While ability definitely does play a role in the effectiveness of an individual, it is really persistence that makes the difference. I’m sure there are many geniuses whose potentials were never fully realized because they were held back, often by their own actions.
History has proven this point again and again.
The famous Thomas Edison spent years in a small room testing material after material to be used inside a light bulb. Often, he was so preoccupied and unsuccessful, that he was unable to pay his rent. It wasn’t due to outstanding intelligence or ability that he succeeded, but because of his stubborn will to succeed. The most able man would not have been able to do what Edison did without sincere devotion to his cause.
Albert Einstein wasn’t the genius he is reputed to be. He himself has said that the reason for his success was, he felt, the fact that he was a slow learner. He pondered things such as time and light into his adult years, instead of accepting the conventional wisdom of the time. His continuous wonder about these things is what truly lead him to his grand discoveries. It wasn’t a matter of ability; it was a matter of discipline.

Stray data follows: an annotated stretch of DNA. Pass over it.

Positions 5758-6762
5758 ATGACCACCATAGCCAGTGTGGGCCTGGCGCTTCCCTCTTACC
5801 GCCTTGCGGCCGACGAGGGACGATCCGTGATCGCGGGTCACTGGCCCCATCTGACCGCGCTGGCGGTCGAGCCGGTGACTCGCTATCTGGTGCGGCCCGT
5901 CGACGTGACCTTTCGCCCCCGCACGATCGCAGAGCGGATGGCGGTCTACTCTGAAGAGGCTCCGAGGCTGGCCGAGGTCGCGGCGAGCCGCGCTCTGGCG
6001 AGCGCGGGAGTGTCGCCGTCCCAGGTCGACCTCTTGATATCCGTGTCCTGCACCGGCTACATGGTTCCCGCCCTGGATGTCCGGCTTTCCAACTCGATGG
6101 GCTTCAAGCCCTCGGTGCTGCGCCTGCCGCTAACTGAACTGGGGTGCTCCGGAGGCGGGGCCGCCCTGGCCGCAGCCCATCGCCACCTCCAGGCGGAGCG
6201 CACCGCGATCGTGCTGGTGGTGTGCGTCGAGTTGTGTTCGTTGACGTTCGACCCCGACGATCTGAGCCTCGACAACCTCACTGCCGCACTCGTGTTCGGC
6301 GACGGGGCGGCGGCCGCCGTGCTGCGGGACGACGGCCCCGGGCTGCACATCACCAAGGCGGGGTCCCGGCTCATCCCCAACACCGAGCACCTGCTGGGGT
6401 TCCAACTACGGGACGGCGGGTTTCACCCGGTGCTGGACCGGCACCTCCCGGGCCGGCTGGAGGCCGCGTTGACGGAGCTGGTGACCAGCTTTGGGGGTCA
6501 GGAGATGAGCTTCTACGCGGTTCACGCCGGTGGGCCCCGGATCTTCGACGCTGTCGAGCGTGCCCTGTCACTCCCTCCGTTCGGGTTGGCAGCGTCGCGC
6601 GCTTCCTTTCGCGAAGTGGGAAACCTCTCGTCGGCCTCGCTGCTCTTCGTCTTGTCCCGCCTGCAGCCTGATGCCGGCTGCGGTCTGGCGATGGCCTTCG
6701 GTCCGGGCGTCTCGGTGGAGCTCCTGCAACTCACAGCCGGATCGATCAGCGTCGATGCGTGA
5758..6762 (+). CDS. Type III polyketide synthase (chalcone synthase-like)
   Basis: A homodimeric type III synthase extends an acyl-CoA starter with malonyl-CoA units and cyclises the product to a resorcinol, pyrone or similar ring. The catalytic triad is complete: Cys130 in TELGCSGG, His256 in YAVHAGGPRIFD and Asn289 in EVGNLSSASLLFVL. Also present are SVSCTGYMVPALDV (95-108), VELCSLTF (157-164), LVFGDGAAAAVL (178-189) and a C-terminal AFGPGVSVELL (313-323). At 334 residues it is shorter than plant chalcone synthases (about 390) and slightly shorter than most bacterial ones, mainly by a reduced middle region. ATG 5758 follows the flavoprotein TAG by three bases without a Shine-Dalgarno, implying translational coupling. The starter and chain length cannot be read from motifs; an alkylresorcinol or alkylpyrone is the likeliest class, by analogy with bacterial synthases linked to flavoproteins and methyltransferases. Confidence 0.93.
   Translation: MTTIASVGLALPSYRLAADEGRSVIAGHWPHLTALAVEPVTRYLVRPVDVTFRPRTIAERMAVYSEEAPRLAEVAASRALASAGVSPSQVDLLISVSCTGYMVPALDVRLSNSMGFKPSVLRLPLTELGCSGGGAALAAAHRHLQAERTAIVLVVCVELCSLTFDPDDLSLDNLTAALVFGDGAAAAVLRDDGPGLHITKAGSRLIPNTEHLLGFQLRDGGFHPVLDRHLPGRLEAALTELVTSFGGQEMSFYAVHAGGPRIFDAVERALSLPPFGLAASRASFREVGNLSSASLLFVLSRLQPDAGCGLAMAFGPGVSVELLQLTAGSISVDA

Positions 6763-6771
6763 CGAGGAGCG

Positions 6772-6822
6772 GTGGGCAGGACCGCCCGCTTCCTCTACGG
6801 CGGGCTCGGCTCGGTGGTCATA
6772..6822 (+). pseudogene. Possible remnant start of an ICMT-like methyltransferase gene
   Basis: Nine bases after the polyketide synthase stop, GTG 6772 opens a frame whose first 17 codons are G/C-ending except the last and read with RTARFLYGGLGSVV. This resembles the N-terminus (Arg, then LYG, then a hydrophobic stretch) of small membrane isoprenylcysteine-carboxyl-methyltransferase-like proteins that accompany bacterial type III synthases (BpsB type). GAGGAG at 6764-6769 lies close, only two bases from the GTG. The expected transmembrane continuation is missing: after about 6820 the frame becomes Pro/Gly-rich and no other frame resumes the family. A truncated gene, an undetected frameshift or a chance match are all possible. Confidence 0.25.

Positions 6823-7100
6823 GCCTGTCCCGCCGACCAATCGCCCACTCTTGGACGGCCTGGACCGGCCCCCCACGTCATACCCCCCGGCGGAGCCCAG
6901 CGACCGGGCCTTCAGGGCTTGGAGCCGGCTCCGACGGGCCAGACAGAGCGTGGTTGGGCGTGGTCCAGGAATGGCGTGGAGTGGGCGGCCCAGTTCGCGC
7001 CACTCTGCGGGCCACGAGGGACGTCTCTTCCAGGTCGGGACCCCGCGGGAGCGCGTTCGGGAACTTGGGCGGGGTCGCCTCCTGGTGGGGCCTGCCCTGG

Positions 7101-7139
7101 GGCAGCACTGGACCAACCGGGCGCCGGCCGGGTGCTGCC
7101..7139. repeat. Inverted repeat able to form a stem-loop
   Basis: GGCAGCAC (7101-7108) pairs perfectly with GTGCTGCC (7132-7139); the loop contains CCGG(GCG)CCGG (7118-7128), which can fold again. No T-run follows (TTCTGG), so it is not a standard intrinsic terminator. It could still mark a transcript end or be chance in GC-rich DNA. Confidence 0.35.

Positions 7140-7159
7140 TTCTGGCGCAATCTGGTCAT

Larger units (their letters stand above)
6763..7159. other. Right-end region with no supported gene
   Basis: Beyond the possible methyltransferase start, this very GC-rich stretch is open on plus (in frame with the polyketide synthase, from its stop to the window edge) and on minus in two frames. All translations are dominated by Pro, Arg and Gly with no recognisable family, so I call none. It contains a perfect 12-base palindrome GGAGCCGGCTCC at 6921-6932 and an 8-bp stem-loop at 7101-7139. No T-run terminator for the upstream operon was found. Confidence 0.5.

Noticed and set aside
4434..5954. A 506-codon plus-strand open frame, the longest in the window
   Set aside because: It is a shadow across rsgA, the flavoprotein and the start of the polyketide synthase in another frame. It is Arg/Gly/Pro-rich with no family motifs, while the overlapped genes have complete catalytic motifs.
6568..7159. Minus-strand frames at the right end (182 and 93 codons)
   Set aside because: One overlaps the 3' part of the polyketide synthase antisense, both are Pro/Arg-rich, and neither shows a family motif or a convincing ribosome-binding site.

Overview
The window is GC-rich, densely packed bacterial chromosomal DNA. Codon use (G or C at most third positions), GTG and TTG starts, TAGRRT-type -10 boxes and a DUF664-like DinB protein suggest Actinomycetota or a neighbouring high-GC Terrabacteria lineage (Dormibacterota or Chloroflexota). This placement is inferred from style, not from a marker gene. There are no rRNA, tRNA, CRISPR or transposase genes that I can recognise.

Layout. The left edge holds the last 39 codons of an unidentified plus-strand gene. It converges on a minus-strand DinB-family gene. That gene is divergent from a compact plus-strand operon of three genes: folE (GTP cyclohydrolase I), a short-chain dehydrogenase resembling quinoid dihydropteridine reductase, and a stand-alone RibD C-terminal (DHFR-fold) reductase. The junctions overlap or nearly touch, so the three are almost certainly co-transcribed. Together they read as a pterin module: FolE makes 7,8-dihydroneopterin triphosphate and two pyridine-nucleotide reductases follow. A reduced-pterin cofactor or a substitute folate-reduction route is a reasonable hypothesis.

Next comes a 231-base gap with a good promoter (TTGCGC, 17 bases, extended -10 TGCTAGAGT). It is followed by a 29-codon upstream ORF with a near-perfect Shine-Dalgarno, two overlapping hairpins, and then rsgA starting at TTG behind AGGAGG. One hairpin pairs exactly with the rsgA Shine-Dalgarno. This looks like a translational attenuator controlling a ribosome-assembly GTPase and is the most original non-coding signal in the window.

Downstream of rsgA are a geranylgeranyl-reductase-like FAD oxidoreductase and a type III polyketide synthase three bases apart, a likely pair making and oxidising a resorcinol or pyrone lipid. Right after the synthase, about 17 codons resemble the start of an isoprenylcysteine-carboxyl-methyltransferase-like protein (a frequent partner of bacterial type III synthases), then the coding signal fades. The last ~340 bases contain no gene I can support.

Today, what differentiates the average student from the above average is his determination. The lazy kids are indifferent to their grades, and don’t care whether they get low marks or high. The spark that is the love of learning is not with them. The reason for this is often overlooked, but what often makes the difference in school is a love of books. If one can foster a child’s interest in books, with the child’s desire for reading a desire for learning will also come, as they become interested in not only the discoveries of their books, but also the discoveries of the world they live in. Rather than schools forcing reading on the students, it should be the parents’ responsibilities to initiate this interest, which in turn will teach the child persistence.
Ability does play a role in effectiveness, but where does that ability come from? One’s persistence may not make as much of a difference as it did in the case of the aforementioned two men, but through tenacity things may be accomplished that would otherwise have been impossible. Often what is perceived as ability is really determination, not only to study and explore, but to teach; not only to learn from the world, but also to allow the world to learn from you.